U.S. EPA Contaminated Site Cleanup Information (CLU-IN)

U.S. Environmental Protection Agency
U.S. EPA Technology Innovation and Field Services Division

Fractured Bedrock Project Profiles

Last Updated: June 8, 2004

Point of Contact:
Carrie Williams
GeoSyntec Consultants
2050 Watson Blvd.
Atlanta GA 31039 
Tel: 478-236-7306 
Email: cwilliams@

Tenneco Automative
Hartwell, GA


The hydrogeology of the site is dominated by partially weathered rock (schist and gneiss). Contaminant transport is controlled by lineaments consisting of fractured pegmaitites and quartz veins in a partially weathered rock and underlying component bedrock. The dissolved TCE exists as a biforcated plume that has migrated via the highly conductive fractured zones.

Targeted Environmental Media:
  • - Dense Non-aqueous Phase Liquids (DNAPLs)
  • - Fractured Bedrock


This pilot study treated dissolved TCE; however, there is a source area which is being treated by AS/SVE and removal by pumping.

Major Contaminants and Maximum Concentrations:
  • - Trichloroethene (DNAPL)

Site Characterization Technologies:

No technologies selected.

Remedial Technologies:

  • - Chemical Oxidation (In Situ)
    • Permanganate
  • - Pump and Treat
  • - Soil Vapor Extraction
    • With Air Stripping
Phase I of the pilot study was designed with two pre-existing wells that were used as the recovery well and injection well. Laboratory bench-scale testing was performed prior to commencing the field test to evaluate the ability of permanganate to degrade TCE at the site as well as to assess the chemical oxigen demand. A tracer test was performed in the wells using sodium bromide to evaluate chemical transport and dilution between the wells. The in-situ chemical oxidation was conducted by injecting sodium permanganate into the injection well while monitoring field parameters, such as oxidation reduction potential (ORP), conductivity and pH, in the monitoring well located 40 ft. from the injection well. Ground water samples were obtained from the recovery well and analyzed for chloride, manganese and VOCs. Analytical results show that a decrease in TCE concentration occurred along with a three-fold increase in chloride concentration.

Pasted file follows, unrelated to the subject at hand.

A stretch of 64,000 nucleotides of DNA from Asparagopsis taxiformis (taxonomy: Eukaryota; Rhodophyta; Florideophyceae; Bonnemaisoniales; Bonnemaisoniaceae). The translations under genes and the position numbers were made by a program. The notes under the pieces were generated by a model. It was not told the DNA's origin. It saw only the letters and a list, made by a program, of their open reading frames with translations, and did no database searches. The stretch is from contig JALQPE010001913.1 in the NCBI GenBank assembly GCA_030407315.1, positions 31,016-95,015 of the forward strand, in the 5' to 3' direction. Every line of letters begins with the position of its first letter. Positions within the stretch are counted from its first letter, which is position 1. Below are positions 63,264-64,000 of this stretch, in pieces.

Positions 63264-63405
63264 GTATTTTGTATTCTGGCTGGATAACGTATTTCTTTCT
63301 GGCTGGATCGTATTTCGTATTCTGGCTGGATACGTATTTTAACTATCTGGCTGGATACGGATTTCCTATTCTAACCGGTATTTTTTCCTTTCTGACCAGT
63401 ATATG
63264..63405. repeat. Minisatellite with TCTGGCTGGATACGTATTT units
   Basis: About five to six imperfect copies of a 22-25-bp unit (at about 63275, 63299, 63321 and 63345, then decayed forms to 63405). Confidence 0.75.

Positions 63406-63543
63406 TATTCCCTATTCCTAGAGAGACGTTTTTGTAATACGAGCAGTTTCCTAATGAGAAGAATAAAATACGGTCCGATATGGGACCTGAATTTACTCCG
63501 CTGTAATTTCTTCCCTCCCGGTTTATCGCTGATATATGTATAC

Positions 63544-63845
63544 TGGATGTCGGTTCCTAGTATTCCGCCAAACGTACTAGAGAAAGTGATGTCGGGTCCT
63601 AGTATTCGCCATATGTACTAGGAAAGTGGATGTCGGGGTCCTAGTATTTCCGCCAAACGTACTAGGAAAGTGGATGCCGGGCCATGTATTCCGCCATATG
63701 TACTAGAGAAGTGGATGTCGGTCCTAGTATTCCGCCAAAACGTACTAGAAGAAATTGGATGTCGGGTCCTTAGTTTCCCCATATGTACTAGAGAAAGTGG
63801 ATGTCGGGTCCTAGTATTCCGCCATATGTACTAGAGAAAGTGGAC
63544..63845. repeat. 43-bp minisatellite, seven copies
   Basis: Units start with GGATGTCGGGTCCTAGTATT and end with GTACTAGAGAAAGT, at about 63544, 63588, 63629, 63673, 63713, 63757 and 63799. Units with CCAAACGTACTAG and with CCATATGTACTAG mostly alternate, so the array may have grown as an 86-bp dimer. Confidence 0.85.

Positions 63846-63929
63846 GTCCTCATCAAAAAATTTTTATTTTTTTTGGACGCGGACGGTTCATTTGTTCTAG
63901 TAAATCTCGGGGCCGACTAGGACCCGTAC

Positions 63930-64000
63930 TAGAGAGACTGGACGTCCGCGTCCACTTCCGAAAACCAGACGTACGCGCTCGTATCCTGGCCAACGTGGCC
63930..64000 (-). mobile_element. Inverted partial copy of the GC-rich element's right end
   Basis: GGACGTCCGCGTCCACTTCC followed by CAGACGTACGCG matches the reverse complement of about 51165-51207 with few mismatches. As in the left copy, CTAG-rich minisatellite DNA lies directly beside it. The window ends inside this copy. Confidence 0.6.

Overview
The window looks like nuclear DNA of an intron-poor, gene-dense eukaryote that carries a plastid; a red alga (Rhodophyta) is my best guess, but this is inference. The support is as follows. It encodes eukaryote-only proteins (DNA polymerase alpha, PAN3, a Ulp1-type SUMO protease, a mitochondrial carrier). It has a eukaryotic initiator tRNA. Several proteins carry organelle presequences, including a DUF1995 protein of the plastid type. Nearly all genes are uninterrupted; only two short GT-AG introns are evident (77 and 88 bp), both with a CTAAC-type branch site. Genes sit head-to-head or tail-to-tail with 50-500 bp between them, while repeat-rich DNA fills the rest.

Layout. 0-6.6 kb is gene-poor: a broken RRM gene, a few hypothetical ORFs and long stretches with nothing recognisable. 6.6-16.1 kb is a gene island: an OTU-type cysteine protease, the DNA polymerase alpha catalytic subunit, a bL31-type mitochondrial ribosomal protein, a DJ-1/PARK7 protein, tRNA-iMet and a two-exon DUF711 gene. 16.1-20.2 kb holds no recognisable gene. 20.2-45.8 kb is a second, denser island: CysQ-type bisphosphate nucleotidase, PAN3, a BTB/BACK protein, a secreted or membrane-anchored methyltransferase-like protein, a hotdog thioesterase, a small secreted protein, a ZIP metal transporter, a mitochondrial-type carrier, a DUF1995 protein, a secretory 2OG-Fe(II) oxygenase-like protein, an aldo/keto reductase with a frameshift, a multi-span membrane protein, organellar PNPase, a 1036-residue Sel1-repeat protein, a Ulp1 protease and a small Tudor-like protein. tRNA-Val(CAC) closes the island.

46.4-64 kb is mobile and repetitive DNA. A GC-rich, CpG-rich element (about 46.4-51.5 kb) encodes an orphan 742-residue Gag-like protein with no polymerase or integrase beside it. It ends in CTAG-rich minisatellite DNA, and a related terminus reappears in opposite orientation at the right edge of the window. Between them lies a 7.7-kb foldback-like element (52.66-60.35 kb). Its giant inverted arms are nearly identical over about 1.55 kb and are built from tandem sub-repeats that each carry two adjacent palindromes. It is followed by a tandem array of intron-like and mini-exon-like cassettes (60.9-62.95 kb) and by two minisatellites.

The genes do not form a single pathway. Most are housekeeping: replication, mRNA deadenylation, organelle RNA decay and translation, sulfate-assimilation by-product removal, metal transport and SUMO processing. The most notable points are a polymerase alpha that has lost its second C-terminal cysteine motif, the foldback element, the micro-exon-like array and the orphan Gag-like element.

Phase II occurred in an offsite area of the plume that had TCE concentrations of approximately 300 ug/L. Four test wells, spaced 20 ft. apart were installed within the plume in a region of the aquifer dominated by extensive fracture zones. A series of high concentration sodium permanganate solutions (5600 mg/L) have been injected into the most upgradient test well. The Phase II results show that the TCE concentration in three of the five test wells decreased to non detectable levels and the TCE concentrations in the remaining wells have been reduced by 50%.
Remediation Goals:

This was a pilot study.


Current full-scale ISCO implementation builds upon lessons learned during the two pilot tests, the most important of which was the need to use relatively small injection volumes (only a fraction of estimated pore volume) in order to minimize displacement of treated ground water. Operations began with the installation of 12 new wells. The first series of semi-annual injections was conducted in February 2003. Single injections ranging from 250 to 500 gallons were accomplished through gravity feed of a 2% NaMnO4 solution to the screened zone of eight wells. Similar injection events were conducted in October 2003 and April 2004.

Preliminary results indicate that two monitoring wells in the vicinity of the injection well show TCE concentration reductions of 69% and 77%. TCE degradation in these wells is supported by the presence of oxident degradation indicators such as increased levels of manganese dioxide and carbon dioxide and a temporary decrease in Ph. Semi-annual injections of NaMnO4 are scheduled to continue through the end of 2007.

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For more information on Fractured Bedrock, please contact:

Ed Gilbert
Technology Assessment Branch

PH: (703) 603-8883 | Email: gilbert.edward@epa.gov